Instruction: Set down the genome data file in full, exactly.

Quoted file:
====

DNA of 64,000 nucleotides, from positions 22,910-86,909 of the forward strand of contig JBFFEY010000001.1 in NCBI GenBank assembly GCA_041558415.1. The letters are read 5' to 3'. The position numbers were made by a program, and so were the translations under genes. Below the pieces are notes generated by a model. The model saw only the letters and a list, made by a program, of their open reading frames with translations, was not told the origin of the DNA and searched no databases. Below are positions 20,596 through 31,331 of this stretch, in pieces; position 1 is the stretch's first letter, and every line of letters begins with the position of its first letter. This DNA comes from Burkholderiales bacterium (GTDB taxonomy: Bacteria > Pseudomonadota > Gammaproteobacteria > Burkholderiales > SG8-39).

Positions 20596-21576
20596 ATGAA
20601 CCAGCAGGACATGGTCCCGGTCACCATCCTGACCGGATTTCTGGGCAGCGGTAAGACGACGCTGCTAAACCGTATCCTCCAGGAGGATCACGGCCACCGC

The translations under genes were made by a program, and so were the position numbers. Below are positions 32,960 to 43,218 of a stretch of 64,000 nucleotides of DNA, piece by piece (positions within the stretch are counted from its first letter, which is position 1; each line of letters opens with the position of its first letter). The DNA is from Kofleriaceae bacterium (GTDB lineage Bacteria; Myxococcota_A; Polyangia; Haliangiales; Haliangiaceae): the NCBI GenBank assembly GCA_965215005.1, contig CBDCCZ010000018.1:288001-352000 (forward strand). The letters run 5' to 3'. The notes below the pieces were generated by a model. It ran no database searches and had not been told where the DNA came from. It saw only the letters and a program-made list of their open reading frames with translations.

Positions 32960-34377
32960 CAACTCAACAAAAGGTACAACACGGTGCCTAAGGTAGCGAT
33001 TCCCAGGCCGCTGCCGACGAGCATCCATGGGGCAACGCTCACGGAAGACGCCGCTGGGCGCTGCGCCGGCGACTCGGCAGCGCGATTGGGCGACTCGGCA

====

DNA of 64,000 nucleotides, from positions 22,910-86,909 of the forward strand of contig JBFFEY010000001.1 in NCBI GenBank assembly GCA_041558415.1. The letters are read 5' to 3'. The position numbers were made by a program, and so were the translations under genes. Below the pieces are notes generated by a model. The model saw only the letters and a list, made by a program, of their open reading frames with translations, was not told the origin of the DNA and searched no databases. Below are positions 20,596 through 31,331 of this stretch, in pieces; position 1 is the stretch's first letter, and every line of letters begins with the position of its first letter. This DNA comes from Burkholderiales bacterium (GTDB taxonomy: Bacteria > Pseudomonadota > Gammaproteobacteria > Burkholderiales > SG8-39).

Positions 20596-21576
20596 ATGAA
20601 CCAGCAGGACATGGTCCCGGTCACCATCCTGACCGGATTTCTGGGCAGCGGTAAGACGACGCTGCTAAACCGTATCCTCCAGGAGGATCACGGCCACCGC

The translations under genes were made by a program, and so were the position numbers. Below are positions 32,960 to 43,218 of a stretch of 64,000 nucleotides of DNA, piece by piece (positions within the stretch are counted from its first letter, which is position 1; each line of letters opens with the position of its first letter). The DNA is from Kofleriaceae bacterium (GTDB lineage Bacteria; Myxococcota_A; Polyangia; Haliangiales; Haliangiaceae): the NCBI GenBank assembly GCA_965215005.1, contig CBDCCZ010000018.1:288001-352000 (forward strand). The letters run 5' to 3'. The notes below the pieces were generated by a model. It ran no database searches and had not been told where the DNA came from. It saw only the letters and a program-made list of their open reading frames with translations.

Positions 32960-34377
32960 CAACTCAACAAAAGGTACAACACGGTGCCTAAGGTAGCGAT
33001 TCCCAGGCCGCTGCCGACGAGCATCCATGGGGCAACGCTCACGGAAGACGCCGCTGGGCGCTGCGCCGGCGACTCGGCAGCGCGATTGGGCGACTCGGCA